Warning: This article may cause you to feel patriotic. Should you experience an urge to flaunt your best red, white and blue T-shirt, please inform Live Oak High School in Morgan Hill, Calif. They'll talk you down.
According to the school, patriotism is a dirty word and could hurt someone's feelings. On Cinco de Mayo, five students wore American flag attire to school. T-shirts, shorts, even a pair of shoes with red, white and blue on them. A handful of Hispanic students tattled, and the five boys were asked to turn their shirts inside out. The boys felt that would be disrespectful to their country and refused. I give these boys three cheers for staying strong.
One of the boys, Daniel Galli, was interviewed: "They said [staff members] we could wear it on any other day, but today is sensitive to Mexican-Americans because it's supposed to be their holiday so we were not allowed to wear it today." So, the boys would have been allowed to dress like that on St. Patrick's Day? That's not PC. The vice principal sided with the complaining students and felt the American flag T-shirts were offensive to the Mexican-American students. Joke's on him because one of the "offending" students is half Mexican. Nothing like egg on your face to get the blood pumping, eh? The VP thought it would cause a fight among the student body even though the boys hadn't been aggressive toward anyone. The boys were told if they returned to class wearing the T-shirts, they would be suspended. To avoid the suspension, they went home.
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One Mexican-American student said, "I think they should apologize because it is a Mexican Heritage Day. We don't deserve to be disrespected like that. We wouldn't do that on Fourth of July." First of all, if that isn't the most disgusting argument you've ever heard, I don't know what is. This girl is an American, yet she feels disrespected by the American flag. That doesn't even make sense. Second, Cinco de Mayo is not an official holiday recognized by the United States. She doesn't have any right to celebrate on school grounds. As far as I'm concerned, this girl and the rest of the complaining students are an embarrassment to this country. And who told her she couldn't wear red, white and green on the Fourth of July? If anyone did raise a voice in protest, you and I both know the ACLU would be all over that like white on rice. Or if you prefer, like Caucasian on rice – you never know when the PC police will strike.
I feel disrespected when non-Christian families celebrate Christmas, the day that represents the birth of my Savior. But I'm not allowed to complain about that because that makes me prejudice. It's also disrespectful when illegal immigrants protest our right to secure our own borders, but saying that out loud turns me into a racist. Here's a question: When is it OK for me to feel disrespected? Is there ever a time when I can say that I feel wronged without being called racist, or closed-minded?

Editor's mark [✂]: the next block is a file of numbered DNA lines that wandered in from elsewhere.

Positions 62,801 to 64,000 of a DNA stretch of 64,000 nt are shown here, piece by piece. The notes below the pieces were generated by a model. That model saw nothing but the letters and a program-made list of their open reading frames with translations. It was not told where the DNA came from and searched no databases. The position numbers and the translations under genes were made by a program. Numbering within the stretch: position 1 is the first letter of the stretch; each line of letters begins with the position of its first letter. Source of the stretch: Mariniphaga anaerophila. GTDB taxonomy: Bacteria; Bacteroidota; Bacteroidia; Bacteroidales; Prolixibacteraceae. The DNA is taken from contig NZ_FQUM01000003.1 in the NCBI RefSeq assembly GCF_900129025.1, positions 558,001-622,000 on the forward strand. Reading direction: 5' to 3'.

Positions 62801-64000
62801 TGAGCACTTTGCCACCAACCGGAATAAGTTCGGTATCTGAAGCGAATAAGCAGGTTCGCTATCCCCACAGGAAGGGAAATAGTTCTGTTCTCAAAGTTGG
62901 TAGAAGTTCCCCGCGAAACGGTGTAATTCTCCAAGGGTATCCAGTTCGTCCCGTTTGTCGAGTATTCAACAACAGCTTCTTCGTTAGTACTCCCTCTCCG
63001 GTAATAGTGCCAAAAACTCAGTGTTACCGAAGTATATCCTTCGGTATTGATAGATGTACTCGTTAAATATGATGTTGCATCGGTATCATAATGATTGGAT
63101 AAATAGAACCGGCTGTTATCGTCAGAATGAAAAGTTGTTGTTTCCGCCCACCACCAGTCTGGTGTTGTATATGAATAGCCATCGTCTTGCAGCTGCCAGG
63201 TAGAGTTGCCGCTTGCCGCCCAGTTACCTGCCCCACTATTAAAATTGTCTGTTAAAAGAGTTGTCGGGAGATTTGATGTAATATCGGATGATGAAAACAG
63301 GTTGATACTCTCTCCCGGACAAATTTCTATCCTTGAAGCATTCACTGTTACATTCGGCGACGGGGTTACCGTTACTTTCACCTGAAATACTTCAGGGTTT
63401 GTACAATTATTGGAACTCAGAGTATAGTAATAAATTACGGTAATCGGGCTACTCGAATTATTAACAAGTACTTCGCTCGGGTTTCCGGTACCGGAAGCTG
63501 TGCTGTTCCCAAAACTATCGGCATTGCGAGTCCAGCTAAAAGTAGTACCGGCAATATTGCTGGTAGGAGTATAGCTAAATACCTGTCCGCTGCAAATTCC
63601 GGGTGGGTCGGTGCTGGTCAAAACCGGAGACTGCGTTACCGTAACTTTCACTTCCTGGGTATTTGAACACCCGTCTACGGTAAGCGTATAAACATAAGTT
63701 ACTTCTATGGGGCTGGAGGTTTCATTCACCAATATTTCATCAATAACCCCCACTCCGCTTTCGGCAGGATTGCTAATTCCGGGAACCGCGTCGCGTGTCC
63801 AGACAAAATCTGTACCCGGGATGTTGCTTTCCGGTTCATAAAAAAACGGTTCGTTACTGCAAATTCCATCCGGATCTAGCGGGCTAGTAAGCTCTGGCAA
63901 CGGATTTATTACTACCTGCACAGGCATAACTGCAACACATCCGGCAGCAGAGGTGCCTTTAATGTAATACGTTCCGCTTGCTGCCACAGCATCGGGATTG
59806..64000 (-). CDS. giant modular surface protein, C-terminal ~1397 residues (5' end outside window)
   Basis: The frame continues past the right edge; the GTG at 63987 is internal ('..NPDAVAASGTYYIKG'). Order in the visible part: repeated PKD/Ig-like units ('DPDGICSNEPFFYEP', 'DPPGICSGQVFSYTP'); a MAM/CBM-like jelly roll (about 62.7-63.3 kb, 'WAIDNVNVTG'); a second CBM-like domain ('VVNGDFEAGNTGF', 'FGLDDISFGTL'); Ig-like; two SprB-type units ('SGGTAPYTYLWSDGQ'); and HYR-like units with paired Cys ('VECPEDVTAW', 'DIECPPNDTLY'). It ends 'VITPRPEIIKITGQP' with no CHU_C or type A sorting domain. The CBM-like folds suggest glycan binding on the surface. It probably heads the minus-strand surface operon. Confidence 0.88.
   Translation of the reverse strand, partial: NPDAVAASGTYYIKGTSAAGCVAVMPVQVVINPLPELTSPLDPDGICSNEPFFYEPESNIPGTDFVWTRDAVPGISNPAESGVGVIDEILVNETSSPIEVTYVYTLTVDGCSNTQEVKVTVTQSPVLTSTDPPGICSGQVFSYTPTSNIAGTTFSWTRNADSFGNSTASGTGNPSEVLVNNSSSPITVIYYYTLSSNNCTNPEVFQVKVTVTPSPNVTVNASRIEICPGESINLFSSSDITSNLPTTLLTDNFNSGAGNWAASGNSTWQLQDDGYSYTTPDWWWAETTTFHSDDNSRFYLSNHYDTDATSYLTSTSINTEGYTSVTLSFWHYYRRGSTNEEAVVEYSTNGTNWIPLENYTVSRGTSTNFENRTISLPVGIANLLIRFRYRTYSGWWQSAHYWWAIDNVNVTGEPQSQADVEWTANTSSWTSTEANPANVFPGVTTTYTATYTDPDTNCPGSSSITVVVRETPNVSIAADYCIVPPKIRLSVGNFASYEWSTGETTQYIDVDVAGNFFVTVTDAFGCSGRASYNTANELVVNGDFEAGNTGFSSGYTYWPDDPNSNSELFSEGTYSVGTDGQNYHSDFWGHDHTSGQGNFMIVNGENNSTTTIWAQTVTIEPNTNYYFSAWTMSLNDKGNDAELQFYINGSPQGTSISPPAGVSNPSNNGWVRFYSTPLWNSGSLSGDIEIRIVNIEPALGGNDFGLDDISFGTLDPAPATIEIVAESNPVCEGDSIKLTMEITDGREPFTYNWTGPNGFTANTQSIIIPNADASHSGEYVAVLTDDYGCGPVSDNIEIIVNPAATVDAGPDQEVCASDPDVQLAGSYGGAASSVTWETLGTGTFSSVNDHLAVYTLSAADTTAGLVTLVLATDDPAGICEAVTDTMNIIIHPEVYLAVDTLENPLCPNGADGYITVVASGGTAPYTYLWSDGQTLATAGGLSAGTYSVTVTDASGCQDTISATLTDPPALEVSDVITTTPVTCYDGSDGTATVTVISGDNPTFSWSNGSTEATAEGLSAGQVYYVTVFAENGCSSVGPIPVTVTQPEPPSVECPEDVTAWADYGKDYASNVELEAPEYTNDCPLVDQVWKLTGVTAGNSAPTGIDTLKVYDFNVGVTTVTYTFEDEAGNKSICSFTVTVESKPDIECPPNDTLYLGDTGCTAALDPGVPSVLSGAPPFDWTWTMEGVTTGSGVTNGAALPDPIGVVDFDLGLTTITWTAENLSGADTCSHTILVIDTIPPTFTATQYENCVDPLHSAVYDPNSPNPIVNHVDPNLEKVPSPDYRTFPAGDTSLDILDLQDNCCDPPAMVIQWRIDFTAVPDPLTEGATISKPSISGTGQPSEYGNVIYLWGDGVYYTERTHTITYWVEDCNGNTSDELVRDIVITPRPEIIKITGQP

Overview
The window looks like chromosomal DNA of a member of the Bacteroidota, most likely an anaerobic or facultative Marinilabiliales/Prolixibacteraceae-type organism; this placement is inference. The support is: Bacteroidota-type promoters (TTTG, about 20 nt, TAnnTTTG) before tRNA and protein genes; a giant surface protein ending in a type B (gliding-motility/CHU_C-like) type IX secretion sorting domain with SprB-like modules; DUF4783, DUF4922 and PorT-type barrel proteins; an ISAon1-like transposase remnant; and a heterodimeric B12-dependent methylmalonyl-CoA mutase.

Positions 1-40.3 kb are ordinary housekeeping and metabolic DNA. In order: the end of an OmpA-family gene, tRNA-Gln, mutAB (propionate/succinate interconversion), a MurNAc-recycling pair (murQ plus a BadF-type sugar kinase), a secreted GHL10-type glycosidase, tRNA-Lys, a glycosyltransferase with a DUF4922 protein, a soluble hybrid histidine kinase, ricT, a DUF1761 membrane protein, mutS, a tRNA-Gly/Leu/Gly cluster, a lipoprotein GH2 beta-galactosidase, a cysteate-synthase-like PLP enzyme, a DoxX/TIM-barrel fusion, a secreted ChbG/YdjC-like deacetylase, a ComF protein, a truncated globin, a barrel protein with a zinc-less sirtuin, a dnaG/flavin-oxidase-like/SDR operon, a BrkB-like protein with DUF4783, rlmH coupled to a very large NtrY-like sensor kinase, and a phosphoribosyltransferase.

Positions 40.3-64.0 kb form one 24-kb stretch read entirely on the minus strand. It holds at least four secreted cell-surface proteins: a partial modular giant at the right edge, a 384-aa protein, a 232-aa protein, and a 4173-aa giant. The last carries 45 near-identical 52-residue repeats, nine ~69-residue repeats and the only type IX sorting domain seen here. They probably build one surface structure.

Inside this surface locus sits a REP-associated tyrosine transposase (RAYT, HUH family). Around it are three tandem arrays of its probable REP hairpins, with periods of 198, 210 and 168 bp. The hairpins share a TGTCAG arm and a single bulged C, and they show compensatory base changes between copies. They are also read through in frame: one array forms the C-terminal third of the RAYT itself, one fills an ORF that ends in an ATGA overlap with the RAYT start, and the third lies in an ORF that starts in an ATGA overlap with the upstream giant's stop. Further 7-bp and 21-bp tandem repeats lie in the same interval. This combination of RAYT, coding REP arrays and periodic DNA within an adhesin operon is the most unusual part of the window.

Political correctness is the cancer that has infected our nation. Instead of making everyone equal, this cancer has made Christian Americans and Caucasian Americans the bad guy. PC has corrupted the minds of otherwise intelligent people and will continue its course spreading like wildfire until we say, "No More." It's one thing to be tolerant and understanding of each other, but favoring one voice over another is just plain wrong. PC should apply to everyone. Not just a select few.
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Not only did Live Oak High bring shame to its country, but it also brought in Mexican dancers for the celebration on campus. Riddle me this – if I wanted to bring the Bible to school and talk about Jesus' birth around Christmastime, I'd probably be arrested. I know for certain that when I was in high school and the National Day of Prayer came around, we had to be off school grounds if we wanted to pray as a group. Yet it's OK for a school to bring Mexican dancers on campus to acknowledge and celebrate a Mexican holiday.
I have a question for the blatantly leftist Live Oak administration. Did your students say the Pledge of Allegiance on Cinco de Mayo, or were the disgraceful Mexican-American whiners offended by that, too? As far as I'm concerned, wearing American flag clothing to school and saying the Pledge of Allegiance are one in the same when it comes showing patriotism. Why would one be acceptable and the other disrespectful? This administration ought to be placed in the center of town and have tomatoes thrown at them for their revolting mistake. In the edited words of John McEnroe, "You're a disgrace!"
It's clear that this school wasn't thinking straight. Even the school district disagreed with the VP's decision and told the boys they had every right to dress the way they did. Though the district explained that the boys would not face suspension, I'm still fired up. I've decided to prescribe two doses of honesty this week. The first is for this pathetic display of "authority": You should have given the "life's tough deal with it" speech and reminded those bellyaching students that Cinco de Mayo is not an American holiday; so just be thankful that the school celebrated, period. The second dose is for the irrational crybaby students who complained: You don't deserve to be called American if you're offended by the American flag.